The endof The Long Goodbye is highlysignificant when discussing New Hollywood, as the character of Marlowe shootshis friend coldly and unflinchingly – the fact detectives in ClassicalHollywood narratives could not do this is a convention of Hollywood moralitythat Altman cannot abide, as he senses the weakness and falseness of it.
Althoughthe ending is highly diffuse and multivalent, it is an unusually definitive onefor Altman. In Chandler’s novel The LongGoodbye, which the film is adapted from, Marlowe does not kill; he acceptsTerry’s having used him with sadness and understanding. Altman cannot accepteither the morally justified murders or the passive acceptance of abuse underthe guise of loyalty. The act of his Marlowe is therefore a response to both, amurder as gratuitous as any shown on the screen and an action of a sleepwalkermomentarily awake.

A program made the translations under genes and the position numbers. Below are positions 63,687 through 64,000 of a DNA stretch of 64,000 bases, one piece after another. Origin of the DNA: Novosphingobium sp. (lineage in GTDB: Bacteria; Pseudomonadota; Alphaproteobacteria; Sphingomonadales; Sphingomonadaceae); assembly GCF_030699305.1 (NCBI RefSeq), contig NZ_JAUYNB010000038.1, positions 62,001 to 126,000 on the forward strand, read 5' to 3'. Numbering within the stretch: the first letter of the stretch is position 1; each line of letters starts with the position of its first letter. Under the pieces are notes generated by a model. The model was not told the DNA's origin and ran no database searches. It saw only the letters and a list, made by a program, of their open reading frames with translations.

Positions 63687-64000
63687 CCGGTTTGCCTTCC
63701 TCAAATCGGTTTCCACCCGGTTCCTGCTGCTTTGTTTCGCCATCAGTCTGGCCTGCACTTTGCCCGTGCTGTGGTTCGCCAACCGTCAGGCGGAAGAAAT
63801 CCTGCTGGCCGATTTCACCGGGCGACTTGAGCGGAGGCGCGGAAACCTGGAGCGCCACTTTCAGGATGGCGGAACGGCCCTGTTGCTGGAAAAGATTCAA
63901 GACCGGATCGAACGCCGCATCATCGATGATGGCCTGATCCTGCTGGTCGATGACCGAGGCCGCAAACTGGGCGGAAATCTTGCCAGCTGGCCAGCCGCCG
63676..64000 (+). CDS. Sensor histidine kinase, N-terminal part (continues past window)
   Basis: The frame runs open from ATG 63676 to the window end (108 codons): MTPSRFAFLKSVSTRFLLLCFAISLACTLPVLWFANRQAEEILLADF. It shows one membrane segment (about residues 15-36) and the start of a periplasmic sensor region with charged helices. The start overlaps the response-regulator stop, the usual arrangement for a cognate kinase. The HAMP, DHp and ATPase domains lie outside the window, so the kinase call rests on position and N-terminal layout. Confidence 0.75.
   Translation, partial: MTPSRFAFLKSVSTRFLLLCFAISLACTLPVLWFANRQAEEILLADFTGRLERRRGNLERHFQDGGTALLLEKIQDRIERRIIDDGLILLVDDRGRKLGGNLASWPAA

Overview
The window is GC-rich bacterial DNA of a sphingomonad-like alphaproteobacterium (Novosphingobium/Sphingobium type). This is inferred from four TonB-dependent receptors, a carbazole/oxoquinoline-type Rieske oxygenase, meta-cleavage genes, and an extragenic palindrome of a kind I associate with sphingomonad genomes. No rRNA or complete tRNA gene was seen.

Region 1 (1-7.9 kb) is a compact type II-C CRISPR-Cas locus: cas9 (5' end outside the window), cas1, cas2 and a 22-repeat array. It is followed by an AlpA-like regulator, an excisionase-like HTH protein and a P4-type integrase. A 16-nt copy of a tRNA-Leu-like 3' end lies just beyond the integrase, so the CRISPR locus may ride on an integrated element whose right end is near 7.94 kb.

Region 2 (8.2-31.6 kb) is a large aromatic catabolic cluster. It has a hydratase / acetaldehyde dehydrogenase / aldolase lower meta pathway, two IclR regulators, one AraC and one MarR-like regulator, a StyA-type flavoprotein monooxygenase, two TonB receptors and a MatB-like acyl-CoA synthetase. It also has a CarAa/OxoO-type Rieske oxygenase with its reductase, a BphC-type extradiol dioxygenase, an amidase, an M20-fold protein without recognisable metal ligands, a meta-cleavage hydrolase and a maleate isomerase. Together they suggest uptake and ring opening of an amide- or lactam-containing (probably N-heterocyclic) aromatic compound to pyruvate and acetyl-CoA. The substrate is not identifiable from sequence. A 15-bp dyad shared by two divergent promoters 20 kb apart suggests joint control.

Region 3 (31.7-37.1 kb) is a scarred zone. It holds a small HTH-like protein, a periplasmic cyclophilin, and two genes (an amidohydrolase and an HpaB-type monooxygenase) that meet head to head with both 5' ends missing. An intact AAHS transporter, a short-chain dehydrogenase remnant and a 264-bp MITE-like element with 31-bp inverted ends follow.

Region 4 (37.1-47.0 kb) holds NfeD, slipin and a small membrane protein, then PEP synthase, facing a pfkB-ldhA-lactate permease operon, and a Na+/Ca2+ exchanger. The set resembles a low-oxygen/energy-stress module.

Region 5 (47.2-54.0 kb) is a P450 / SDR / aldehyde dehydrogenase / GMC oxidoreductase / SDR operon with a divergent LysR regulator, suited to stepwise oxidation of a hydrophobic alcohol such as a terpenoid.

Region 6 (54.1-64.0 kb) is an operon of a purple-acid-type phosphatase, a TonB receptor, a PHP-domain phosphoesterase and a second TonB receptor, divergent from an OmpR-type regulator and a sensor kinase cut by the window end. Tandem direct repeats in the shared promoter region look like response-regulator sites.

There is undeniable satisfaction in Marlowe’s act, becauseMarlowe finally does something. He acts rather than being acted on. Yet the actis repulsive. For Altman, the causes of violence are inevitable as well aserratic and unpredictable.
Altman is one of the few American directors whoexamines the results of the violent act, which more often than not onlyreaffirms the state that existed previous to it. The act of violence altersnothing. Scorsese may see violence only appearing and disappearing, neitherexplained nor explicable, or, if explained, always something more than theexplanation. After Marlowe kills Terry he is still a jerk, and stillunconnected from the world.
This lack of change, lack of motivation andunsatisfying ending (although it is an ending) are all conventional of NewHollywood cinema.In conclusion, both Taxi Driver and TheLong Goodbye rebelled against the practices of traditional Hollywood infavour of a different, more progressive, and more artistic style of filmmaking.In regards to both the cinematic and narrativeaspects of the film, they broke away from their predecessors and had a hugerole in creating a new language of American cinema.